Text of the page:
Faculty Peer Reviewed
Republican presidential candidate Michele Bachmann set the media abuzz two weeks ago when, during a Republican presidential debate, she called the HPV vaccination a “potentially dangerous drug” that could cause a “negative reaction” in little girls. Her statement infuriated physicians, not only because it was yet another major national figure endorsing the apparently unkillable myth of the mysteriously toxic vaccination, but also in that here was a government figure contradicting the findings of a report just issued on this exact subject by the Institute of Medicine (IOM). In this issue of Primecuts, we examine the issue of medical disinformation, and how scientific studies often translate poorly into public understanding and confidence in the medical establishment.
The IOM report, titled the Adverse Effects of Vaccines: Evidence and Causality  reviewed all the current and historical data related to possible adverse events. They specifically targeted the MMR, VZV, DTaP, HPV, Influenza, Meningococcus, and Hepatitis (both A and B) vaccinations for review. Evaluation of each possible adverse event was based upon both the strength of the epidemiological correlation, as well as that of suggestive pathophysiologic studies. Epidemiologically the only convincingly suggestive correlations they found were between MMR and a slightly increased risk of febrile seizures and transient arthralgias immediately post-vaccination, and a risk of developing oculorespiratory syndrome with the influenza vaccine. They also found the suggested pathophysiology between administration of live virus vaccines (VZV and MMR) and the possibility of reactivation/disseminated disease in the immunocompromised, and the link between almost all vaccinations with a possibility of anaphylaxis, convincing, though comfortingly there was limited or insufficient epidemiologic data to support either of these possibilities. The study also once again emphasized the strong negative epidemiologic data refuting the suggested correlations between MMR and autism or type 1 diabetes, the influenza vaccine and bells palsy or asthma exacerbation, and DTaP and type 1 diabetes. With regards to the HPV vaccine, the IOM report made it clear that, with the possible exception of anaphylaxis, there was no convincing epidemiology, or even case reports, linking the vaccine to any posited adverse events. Yet despite this and other authoritative reviews, rumors like those endorsed by Bachmann continue to circulate.
Many believe that vaccines are victims of their own success. This very success is evident in this week’s New England Journal of Medicine, where an article presented by the CDC showed the marked effect the introduction of routine infant rotavirus vaccination has had on childhood healthcare utilization in the U.S. In this study, the group used the MarketScan Commercial Claims and Encounters database (a nationwide de-identified claims database) to chart “diarrhea-associated health care events” as well as rotavirus vaccination coverage between 2001 and 2009. They found that by 2008 (two years after introduction of routine vaccination) the mean coverage of infants under 1 had increased to 73% (compared to 88% who had received DTaP), while number of rotavirus coded hospitalizations had dropped from 14 to 4-6 cases per 10,000 person years (a 60-75% rate reduction) for children under 5. Overall diarrheal hospitalizations in children under the age of 5 dropped somewhere between 25 and 50% (varying upon time of year), though these gains were not so obviously seen in ER and outpatient visits where the only persistent decrease seemed to be in children under the age of 1.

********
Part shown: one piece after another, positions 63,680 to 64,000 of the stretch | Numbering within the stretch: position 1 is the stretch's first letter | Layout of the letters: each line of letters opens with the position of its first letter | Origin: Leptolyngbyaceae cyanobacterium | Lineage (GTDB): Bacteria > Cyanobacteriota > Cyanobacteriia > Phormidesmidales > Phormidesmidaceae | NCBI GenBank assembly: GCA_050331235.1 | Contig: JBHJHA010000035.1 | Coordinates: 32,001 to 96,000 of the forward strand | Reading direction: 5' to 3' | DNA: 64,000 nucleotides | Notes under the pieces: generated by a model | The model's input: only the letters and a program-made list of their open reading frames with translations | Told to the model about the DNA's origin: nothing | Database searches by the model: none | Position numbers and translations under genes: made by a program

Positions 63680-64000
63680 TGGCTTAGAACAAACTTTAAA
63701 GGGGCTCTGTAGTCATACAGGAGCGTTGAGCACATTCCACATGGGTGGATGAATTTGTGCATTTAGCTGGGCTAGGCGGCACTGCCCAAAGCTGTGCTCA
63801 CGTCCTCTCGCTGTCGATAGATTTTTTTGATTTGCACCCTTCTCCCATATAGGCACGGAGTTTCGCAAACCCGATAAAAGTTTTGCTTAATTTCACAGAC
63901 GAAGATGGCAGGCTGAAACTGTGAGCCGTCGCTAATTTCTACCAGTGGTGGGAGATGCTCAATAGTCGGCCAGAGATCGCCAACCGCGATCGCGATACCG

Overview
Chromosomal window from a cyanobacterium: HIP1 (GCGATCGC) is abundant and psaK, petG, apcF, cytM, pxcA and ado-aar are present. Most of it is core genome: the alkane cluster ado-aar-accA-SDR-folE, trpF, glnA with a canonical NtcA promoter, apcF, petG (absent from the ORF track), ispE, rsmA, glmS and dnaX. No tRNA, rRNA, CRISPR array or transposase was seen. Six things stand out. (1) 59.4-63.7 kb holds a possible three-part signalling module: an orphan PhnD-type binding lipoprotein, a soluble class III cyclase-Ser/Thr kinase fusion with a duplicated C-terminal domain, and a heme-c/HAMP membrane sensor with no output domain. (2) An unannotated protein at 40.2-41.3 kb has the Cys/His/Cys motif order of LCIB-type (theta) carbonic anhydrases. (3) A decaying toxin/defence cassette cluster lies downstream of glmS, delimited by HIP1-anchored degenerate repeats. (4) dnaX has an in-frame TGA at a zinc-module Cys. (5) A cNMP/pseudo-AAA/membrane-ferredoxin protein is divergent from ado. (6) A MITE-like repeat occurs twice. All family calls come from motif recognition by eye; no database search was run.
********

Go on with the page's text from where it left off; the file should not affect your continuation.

The CDC group estimated that the decrease in healthcare utilization brought about by routine rotavirus vaccination has led to a $278 million cost savings over the two years of the study. Yet despite this spectacular reduction in harm and cost, there is very little coverage in the lay press. Ultimately, the absence of an epidemic does not excitement generate. The medical literature shares in this somewhat skewed perspective, as major journals sometimes eschew caution in the haste to publish new and exciting results. Possibly the most notorious example of this phenomenon was the Wakefield article published in The Lancet in 1998, which started the entire MMR vaccine controversy, but even more recent examples exist. One of which may be found in the journal Science, which last week printed a partial retraction of a highly publicized 2009 paper suggesting an infectious etiology (the XMRV retrovirus) for chronic fatigue syndrome. It turns out that samples used in that study were contaminated by exogenous plasmid DNA leading to false positive confirmation of the presence of the XMRV virus . Not only that, but in study released this same week, nine different labs could not replicate the results seen in the initial 2009 paper. In a blinded fashion, these labs used blood samples from some of the same patients used in the initial 2009 study, with the same detection methods (as well as others) to try and identify the presence of XMRV in the samples. No assay was able to reproducibly detect XMRV in these patients.